Keyword: infrastructure

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  • Audit transportation dollars before considering tolls

    03/20/2019 7:55:50 AM PDT · by Tolerance Sucks Rocks · 10 replies
    The Day ^ | March 3, 2019 | Timothy M. Herbst
    I recently had the privilege of representing residents in eastern Connecticut that were opposed to the construction of the proposed state police gun range immediately adjacent to Pachaug State Forest. I personally thanked Gov. Ned Lamont for keeping his word in opposing this project. In politics, you are only as good as your word. That is why Lamont must also keep his word and not institute tolling on cars in Connecticut. Leaders in Hartford are missing the mark when it comes to tolling. They always seek to find alternate revenue sources through taxes or fees before first examining priorities, spending...
  • Easier Metro access, more regional bike trails approved as Md. pushes back on free toll plan

    03/16/2019 10:51:28 PM PDT · by Tolerance Sucks Rocks · 10 replies
    WTOP ^ | December 20, 2018 | Max Smith
    WASHINGTON — Efforts to alleviate traffic for tens of thousands of D.C.-area commuters were approved Wednesday, but not before Maryland attempted to eliminate a provision pushing for uniform tolling practices across the region’s express lanes. The resolution adopted by the region’s Transportation Planning Board is the first concrete action toward new goals developed over the last two years to reduce traffic jams and get people from home to work or other activities faster and with more efficiency. “The first step, a concrete effort, toward the projects, programs and policies this region [will] fund and implement in the coming years,” said...
  • Virginia Toll Operator’s Losses Flash Red Light For New Toll Lanes

    03/15/2019 10:15:39 PM PDT · by Tolerance Sucks Rocks · 19 replies
    StreetsBlog USA ^ | September 13, 2018 | Ben Ross
    Washington, D.C. is the nation’s capital — and its suburbs could be moving towards becoming the nation’s capital of privately owned express toll lanes. The Virginia side of the Potomac has placed a big bet on such roadways, with 14 miles of pay lanes in the middle of the region’s famous Beltway, reversible toll lanes along 29 miles of I-95, and construction under way on three more highway segments. Last September, Maryland Governor Larry Hogan announced an even more ambitious plan for his side of the river, covering 77 miles of the Beltway and I-270. If these plans go forward,...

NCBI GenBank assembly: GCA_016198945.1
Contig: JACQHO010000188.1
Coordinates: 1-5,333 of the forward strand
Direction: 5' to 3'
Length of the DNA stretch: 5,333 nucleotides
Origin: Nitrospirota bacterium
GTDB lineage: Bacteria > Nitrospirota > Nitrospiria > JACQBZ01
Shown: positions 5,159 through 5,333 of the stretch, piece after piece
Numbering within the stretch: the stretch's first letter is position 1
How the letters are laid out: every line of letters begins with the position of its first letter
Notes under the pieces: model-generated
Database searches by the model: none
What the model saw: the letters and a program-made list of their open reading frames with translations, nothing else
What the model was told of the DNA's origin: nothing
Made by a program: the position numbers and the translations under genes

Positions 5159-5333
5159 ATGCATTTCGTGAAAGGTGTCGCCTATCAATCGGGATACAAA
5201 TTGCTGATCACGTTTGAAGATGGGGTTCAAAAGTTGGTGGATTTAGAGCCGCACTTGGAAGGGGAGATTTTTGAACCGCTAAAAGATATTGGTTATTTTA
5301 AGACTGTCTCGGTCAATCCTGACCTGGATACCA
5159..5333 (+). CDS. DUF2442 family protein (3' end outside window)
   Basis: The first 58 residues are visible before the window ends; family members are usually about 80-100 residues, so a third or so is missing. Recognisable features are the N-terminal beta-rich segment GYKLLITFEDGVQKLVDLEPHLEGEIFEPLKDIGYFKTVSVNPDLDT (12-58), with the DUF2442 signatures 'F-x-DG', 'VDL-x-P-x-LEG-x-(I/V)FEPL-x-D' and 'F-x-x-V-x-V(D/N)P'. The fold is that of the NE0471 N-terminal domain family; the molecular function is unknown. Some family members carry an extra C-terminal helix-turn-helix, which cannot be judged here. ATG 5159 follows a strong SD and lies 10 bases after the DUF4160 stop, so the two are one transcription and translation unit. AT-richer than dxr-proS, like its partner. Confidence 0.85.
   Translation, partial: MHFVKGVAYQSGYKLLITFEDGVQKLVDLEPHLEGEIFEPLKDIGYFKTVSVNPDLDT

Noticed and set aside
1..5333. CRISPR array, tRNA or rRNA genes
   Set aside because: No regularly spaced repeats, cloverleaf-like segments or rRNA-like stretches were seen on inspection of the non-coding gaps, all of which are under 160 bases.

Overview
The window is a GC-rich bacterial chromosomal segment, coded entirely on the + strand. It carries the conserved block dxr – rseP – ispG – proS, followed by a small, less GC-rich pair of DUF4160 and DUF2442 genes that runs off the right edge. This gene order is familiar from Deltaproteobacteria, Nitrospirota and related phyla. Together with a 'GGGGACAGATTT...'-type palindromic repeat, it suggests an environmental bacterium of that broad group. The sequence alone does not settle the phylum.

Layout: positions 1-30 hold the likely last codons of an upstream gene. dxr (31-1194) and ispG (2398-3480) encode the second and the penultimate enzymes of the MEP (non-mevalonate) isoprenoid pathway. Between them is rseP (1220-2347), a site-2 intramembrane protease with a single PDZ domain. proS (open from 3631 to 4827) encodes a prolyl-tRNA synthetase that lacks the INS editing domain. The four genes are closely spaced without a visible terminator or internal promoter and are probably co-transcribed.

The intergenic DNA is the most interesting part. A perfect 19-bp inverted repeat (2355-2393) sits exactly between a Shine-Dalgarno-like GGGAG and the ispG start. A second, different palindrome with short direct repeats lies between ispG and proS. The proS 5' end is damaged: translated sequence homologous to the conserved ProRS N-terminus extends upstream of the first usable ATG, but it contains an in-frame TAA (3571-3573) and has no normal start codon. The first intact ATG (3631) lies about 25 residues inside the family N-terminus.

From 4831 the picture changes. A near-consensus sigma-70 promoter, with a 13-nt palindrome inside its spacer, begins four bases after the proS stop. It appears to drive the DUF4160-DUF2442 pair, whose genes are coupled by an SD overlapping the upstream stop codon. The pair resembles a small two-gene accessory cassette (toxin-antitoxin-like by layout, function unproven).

• Maryland is focusing on adding toll lanes in plan to widen the Beltway and I-270

    03/14/2019 10:55:15 PM PDT · by Tolerance Sucks Rocks · 13 replies
    The Washington Post ^ | February 14, 2019 | Lus Lazo
    As part of its controversial plan to widen the Capital Beltway and Interstate 270, Maryland says it intends to focus on the implementation of toll lanes — as many as four on each highway — and abandon earlier considerations of more general-purpose lanes, bus rapid transit and bus-only lanes. Maryland transportation officials have narrowed the number of possible construction alternatives to seven from an original list of 15 for further study of potential toll operations in the two corridors that suffer some of the worst traffic congestion in the region. Gov. Larry Hogan (R) in September 2017 proposed widening the...
  • State police crack down on construction zone speeders with Operation Yellow Jacket

    With a flashy name and speed-tracking equipment, state police cracked down on leadfoots in PennDOT construction zones last week in western Pennsylvania. The Pittsburgh Tribune-Review reported that state police with Troop A issued 171 citations and 70 written warnings to alleged speedsters in Indiana County as part of Operation Yellow Jacket. Under the crackdown, a trooper gauged vehicle’s speeds in a construction zone. The officer then radioed ahead to other officers, who pulled over the offending drivers. Generally speaking, speed limits are 10 mph lower in a construction zone as a safety precaution for road crews. The officers were enforcing...
  • Powerful Maryland House committee approves budget with increased school funding